Open Access Research Article Article ID: JCRO-8-191

    The association between primary open-angle glaucoma and helicobacter pylori infection

    Mohammad Mehdi Raji, Alhaj Farhath Tasneem, Vittal I Nayak, Faiza Syed Jafar*, Zeba Ahmed and Yalavali Indraja

    Background: Primary Open-Angle Glaucoma (POAG) the most common form of glaucoma is a neurodegenerative disease, which is the third most common cause of blindness worldwide. It is estimated that 60 million people in the world are affected by this disease and 8.4 million are bilaterally blind. Among the various factors that have been implicated in the pathophysiology of this disease is infection with Helicobacter pylori (HP), a Gram-negative bacterium that is commonly found in stomach and present in approximately one-half of the world’s population. Establishment of such a causal correlation will probably have important practical applications as the eradication of H. pylori might lead to developments in the treatment of glaucoma. 

    Objectives: To investigate the association between Primary Open-Angle Glaucoma (POAG) and Helicobacter Pylori infection and to observe fluctuations in intra ocular pressure after Helicobacter Pylori infection eradication.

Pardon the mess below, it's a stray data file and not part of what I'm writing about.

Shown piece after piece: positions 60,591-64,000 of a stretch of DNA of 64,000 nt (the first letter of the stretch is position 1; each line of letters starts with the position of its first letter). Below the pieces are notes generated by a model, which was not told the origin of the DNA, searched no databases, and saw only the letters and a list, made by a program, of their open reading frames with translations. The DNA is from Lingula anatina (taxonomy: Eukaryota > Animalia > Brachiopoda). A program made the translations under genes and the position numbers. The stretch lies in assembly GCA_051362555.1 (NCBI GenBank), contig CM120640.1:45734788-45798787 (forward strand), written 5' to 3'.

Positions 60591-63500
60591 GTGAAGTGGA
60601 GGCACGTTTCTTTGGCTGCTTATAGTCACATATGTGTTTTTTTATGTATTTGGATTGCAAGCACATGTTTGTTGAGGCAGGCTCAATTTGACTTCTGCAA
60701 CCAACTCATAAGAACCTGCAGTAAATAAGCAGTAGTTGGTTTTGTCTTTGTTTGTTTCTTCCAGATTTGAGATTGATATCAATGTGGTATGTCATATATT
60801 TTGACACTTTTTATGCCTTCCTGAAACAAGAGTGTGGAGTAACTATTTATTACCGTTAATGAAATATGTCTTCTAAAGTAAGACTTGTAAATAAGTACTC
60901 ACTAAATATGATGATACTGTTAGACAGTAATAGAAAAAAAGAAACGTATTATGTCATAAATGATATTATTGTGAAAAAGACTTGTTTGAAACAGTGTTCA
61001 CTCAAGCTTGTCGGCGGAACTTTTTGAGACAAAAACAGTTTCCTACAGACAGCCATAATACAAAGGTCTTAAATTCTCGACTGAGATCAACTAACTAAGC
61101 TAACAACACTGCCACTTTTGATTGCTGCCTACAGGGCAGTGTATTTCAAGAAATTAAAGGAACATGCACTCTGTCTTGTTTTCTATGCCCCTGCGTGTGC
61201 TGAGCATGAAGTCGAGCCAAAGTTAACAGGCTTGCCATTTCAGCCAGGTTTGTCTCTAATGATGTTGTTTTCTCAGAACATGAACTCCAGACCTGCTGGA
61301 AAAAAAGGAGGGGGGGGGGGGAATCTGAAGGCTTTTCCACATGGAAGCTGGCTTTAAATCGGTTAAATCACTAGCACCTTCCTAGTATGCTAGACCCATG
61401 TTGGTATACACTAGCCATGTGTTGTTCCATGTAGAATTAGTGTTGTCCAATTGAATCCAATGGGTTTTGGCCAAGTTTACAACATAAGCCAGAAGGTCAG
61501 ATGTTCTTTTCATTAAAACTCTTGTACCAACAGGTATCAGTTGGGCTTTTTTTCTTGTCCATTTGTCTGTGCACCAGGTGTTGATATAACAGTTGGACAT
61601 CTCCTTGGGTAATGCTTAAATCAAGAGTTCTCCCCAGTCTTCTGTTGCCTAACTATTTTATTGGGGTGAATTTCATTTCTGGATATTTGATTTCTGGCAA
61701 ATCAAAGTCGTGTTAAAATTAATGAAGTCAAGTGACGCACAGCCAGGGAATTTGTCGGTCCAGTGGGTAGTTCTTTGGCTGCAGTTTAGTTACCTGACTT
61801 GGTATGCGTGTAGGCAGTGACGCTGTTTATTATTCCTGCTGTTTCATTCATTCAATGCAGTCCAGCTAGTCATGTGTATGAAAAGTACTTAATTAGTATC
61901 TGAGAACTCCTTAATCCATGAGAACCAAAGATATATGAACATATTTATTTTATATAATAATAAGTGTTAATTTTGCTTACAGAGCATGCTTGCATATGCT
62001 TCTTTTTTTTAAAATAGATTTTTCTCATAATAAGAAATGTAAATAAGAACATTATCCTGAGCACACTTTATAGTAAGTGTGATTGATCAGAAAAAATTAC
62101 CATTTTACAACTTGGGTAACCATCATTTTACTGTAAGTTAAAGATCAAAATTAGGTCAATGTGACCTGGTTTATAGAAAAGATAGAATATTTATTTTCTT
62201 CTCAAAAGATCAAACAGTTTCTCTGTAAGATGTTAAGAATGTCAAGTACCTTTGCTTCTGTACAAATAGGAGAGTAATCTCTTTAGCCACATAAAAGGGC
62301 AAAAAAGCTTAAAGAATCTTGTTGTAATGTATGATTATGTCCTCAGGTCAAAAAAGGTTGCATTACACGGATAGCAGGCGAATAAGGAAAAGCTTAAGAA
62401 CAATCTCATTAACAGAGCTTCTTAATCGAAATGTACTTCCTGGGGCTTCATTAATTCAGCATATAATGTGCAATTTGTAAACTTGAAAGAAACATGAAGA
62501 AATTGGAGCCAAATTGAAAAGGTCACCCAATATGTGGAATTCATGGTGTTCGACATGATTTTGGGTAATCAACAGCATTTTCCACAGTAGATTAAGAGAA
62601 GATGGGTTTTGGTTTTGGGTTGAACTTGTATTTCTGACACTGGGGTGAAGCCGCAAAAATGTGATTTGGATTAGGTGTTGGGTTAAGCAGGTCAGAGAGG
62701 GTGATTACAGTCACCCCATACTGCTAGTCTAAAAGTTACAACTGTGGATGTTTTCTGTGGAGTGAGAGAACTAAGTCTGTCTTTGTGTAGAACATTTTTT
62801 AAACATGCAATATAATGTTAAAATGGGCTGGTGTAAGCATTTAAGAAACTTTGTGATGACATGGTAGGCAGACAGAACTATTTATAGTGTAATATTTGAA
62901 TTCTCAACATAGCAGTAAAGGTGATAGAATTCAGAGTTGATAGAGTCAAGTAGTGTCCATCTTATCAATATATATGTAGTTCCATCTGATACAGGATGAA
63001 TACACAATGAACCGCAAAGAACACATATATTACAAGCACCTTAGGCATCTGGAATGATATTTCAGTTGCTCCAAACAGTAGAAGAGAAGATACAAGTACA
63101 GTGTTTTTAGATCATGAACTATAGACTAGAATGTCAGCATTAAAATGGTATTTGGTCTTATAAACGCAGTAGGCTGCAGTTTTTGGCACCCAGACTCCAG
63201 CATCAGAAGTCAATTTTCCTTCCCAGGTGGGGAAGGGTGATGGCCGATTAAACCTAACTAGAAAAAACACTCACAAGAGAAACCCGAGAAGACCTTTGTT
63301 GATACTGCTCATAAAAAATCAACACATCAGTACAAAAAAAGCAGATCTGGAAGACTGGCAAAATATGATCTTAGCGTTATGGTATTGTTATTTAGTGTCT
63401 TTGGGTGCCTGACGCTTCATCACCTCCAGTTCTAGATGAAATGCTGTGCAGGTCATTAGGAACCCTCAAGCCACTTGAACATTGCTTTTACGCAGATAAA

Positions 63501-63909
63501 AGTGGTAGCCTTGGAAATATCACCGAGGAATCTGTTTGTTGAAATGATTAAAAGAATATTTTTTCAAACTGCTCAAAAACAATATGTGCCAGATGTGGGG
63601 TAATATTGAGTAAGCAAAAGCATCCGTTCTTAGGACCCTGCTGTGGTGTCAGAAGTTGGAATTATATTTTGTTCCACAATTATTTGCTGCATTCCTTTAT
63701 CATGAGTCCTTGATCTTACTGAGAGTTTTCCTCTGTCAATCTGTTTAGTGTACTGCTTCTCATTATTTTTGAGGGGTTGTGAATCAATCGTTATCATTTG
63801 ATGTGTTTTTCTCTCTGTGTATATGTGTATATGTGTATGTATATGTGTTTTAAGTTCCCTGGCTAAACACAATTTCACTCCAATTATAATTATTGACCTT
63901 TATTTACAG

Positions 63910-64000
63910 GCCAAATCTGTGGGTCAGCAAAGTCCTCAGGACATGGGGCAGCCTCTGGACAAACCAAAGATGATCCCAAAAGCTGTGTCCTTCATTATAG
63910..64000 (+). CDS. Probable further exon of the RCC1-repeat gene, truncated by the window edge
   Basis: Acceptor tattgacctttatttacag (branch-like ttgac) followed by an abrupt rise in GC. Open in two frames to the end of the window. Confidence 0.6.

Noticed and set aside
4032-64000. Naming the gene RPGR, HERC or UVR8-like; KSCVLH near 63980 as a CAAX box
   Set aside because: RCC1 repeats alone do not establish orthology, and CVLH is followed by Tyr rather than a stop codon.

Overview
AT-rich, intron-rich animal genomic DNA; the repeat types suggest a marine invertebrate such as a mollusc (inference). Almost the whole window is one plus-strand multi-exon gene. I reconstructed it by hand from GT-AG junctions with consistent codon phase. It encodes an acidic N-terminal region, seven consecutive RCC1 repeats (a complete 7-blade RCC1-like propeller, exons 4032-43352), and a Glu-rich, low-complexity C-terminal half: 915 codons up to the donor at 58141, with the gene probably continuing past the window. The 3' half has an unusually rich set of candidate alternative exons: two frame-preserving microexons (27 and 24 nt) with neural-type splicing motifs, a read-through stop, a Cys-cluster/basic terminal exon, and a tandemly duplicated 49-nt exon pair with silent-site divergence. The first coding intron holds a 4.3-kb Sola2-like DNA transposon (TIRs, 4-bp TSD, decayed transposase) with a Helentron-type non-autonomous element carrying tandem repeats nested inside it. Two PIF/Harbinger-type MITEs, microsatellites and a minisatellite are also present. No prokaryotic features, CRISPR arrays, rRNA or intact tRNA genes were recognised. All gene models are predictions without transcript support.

Design: Duration based, prospective observational study. 

    Participants: 50 patients with documented Primary Open-Angle Glaucoma (POAG) as case group and 50 non-glaucoma participants as control group. 

    Methods: Upper gastrointestinal endoscopy was performed to evaluate macroscopic abnormalities, and gastric mucosal biopsy specimens were obtained for the presence of H. pylori infection tested by Rapid Urease Test (RUT). All subjects underwent detailed ocular examinations including visual acuity, slit-lamp examination, fundoscopy, intra-ocular pressure recording, gonioscopy, GHT to assess visual fields and OCT of optic nerve head. 

    Results: In 90% of POAG patients of case group and in 68% of non-glaucoma participants of control group Helicobacter pylori infection was detected by RUT (P-Value=0.007). 

    Conclusion: H. pylori infection is more frequent in glaucoma patients, perhaps more so in those of Indian ethnicity. It may play a role as a secondary aggravating factor or even may be the primary cause. The establishment of such a causal relationship will probably have important practical applications as the eradication of H. pylori might lead to developments in the treatment of glaucoma.


    Published on: Jul 28, 2021 Pages: 36-42

    Full Text PDF Full Text HTML DOI: 10.17352/2455-1414.000091
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